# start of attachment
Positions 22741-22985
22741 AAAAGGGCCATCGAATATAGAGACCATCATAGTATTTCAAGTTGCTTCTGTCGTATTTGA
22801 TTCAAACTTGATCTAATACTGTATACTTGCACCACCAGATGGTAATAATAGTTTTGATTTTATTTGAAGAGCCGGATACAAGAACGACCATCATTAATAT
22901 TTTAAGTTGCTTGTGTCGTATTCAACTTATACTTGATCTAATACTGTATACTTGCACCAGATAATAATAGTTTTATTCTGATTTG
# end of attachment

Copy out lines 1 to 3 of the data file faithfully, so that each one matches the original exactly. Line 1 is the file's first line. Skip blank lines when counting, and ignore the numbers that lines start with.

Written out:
Positions 22741-22985
22741 AAAAGGGCCATCGAATATAGAGACCATCATAGTATTTCAAGTTGCTTCTGTCGTATTTGA
22801 TTCAAACTTGATCTAATACTGTATACTTGCACCACCAGATGGTAATAATAGTTTTGATTTTATTTGAAGAGCCGGATACAAGAACGACCATCATTAATAT